USAID supports the International Organization for Migration (IOM) in Colombia through the Recruitment Prevention and Reintegration (RPR) Program. The RPR Program provides institutional strengthening for the Government of Colombia (GOC) to support legal, social and economic reintegration services to demobilized adults and disengaged children, as well as to prevent new recruitment.
The GOC supports demobilized adults through its Colombian Reintegration Agency (ACR). The DDR initiatives of the ACR aim to fulfill the following objectives: 1) Create conditions for demobilized ex-combatants to become independent citizens, 2) Strengthen socio-economic conditions in receptor communities, and 3) Promote reconciliation.
Children and adolescents who disengage from illegal armed groups, recognized as victims, receive special attention through programs and policies led by the Colombian Family Welfare Institute (ICBF) through its Specialized Assistance Program, which aims to reestablish and guarantee rights with special emphasis on protection, education and health.
Final march of FARC guerrillas to transitional zones commences
According to the Office of the High Commissioner for Peace, 36 land- and river-based operations were planned to mobilize and move to transitional zones 4,394 members of the FARC-EP at the end of the month.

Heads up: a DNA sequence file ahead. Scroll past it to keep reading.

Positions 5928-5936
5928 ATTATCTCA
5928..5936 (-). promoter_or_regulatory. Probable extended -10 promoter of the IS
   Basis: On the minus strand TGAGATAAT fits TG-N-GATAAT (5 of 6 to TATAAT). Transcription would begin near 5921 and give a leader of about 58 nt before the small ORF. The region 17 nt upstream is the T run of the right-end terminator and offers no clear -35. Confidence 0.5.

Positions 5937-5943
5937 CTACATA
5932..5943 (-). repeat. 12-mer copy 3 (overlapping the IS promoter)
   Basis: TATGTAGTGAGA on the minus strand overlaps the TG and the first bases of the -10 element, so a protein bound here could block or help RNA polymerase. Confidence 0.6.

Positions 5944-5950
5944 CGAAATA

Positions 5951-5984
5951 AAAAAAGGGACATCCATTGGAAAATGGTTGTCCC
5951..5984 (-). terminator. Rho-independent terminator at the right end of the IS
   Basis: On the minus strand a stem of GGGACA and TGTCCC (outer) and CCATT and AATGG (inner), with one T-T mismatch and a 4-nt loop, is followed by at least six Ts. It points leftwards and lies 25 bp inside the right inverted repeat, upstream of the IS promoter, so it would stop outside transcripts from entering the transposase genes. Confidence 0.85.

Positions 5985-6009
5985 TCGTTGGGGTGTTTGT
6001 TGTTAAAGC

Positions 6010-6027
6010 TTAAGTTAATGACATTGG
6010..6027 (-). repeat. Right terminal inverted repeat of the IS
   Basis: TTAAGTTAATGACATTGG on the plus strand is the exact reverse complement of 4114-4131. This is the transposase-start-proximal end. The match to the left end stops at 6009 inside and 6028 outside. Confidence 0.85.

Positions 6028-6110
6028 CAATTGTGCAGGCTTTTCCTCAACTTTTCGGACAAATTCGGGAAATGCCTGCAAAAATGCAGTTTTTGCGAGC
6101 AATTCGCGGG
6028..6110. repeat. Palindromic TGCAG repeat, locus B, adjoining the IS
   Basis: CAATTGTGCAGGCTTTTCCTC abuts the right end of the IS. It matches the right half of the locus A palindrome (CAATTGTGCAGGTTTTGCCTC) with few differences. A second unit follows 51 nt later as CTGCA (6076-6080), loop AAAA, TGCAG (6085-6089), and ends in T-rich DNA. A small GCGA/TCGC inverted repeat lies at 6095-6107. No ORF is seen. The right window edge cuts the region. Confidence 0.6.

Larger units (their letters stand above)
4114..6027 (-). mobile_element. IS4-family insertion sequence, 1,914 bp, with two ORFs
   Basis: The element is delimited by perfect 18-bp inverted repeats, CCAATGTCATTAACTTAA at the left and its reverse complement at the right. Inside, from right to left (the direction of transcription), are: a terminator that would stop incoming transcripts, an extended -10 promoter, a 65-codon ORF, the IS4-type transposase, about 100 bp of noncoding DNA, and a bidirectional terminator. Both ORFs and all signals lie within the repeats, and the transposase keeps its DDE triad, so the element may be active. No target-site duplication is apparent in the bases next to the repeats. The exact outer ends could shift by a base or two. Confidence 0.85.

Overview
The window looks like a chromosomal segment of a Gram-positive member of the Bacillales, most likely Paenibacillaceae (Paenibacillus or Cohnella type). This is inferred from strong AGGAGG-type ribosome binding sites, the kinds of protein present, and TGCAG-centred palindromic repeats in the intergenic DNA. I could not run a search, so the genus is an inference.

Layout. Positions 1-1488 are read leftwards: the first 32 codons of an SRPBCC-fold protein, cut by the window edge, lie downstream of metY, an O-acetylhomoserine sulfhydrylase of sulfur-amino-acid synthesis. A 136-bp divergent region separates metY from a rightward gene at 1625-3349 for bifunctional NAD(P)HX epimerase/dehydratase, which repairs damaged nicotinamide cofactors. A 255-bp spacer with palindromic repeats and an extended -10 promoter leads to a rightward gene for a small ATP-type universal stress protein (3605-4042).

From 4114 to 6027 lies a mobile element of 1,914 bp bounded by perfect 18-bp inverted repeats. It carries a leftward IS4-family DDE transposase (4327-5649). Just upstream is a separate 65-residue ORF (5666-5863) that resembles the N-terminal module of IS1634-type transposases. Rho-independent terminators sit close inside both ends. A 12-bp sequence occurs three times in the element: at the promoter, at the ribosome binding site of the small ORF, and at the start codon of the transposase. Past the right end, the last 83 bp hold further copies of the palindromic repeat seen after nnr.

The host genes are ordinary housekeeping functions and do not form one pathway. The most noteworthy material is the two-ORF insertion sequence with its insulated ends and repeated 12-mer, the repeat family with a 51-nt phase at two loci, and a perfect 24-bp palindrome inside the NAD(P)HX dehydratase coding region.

Between January 28th and 29th, 1,037 guerrillas were transferred to transitional zones, with some 600 scheduled to move on Monday the 30th, and 2,541 more the next day. In all, the guerrillas will gather in 26 different zones and points throughout the country, located in 25 municipalities across 14 departments, where they will begin the process of laying down their arms.
United Nations announces delays in early deadlines for FARC-EP laying down of arms
United Nations Special Representative and Head of the United Nations Mission in Colombia, Jean Arnault, announced on January 11th that the first two deadlines in the process for laying down arms will not be met: the January 1st date for FARC-EP concentration in transitional zones, and the January 30th deadline for the destruction of all unstable munitions. The UN does, however, hope for the process to begin in the coming weeks. Arnault cites delays related to the plebiscite loss on October 2nd and the geographic remoteness of the transitional zones as major contributing factors for the setbacks. The GOC and UN maintain that they will do everything possible to still complete the entire disarming process by the originally planned June date. In response to these delays, General Javier Flórez, commander of the Transition Strategic Command unit, said that when the FARC-EP are finally able to hand over their weapons, they will be permitted to stay within the transitional zones until they complete their reincorporation process as originally planned – i.e., the camps will remain operational longer than scheduled. On Wednesday, January 18th, High Commissioner for Peace Sergio Jaramillo announced that all FARC-EP members will be in their 36 designated transitional zones by January 31st, after delays due to logistical and other issues (malaria concerns, presence of coca crops) slowed the process originally scheduled to occur in December of last year.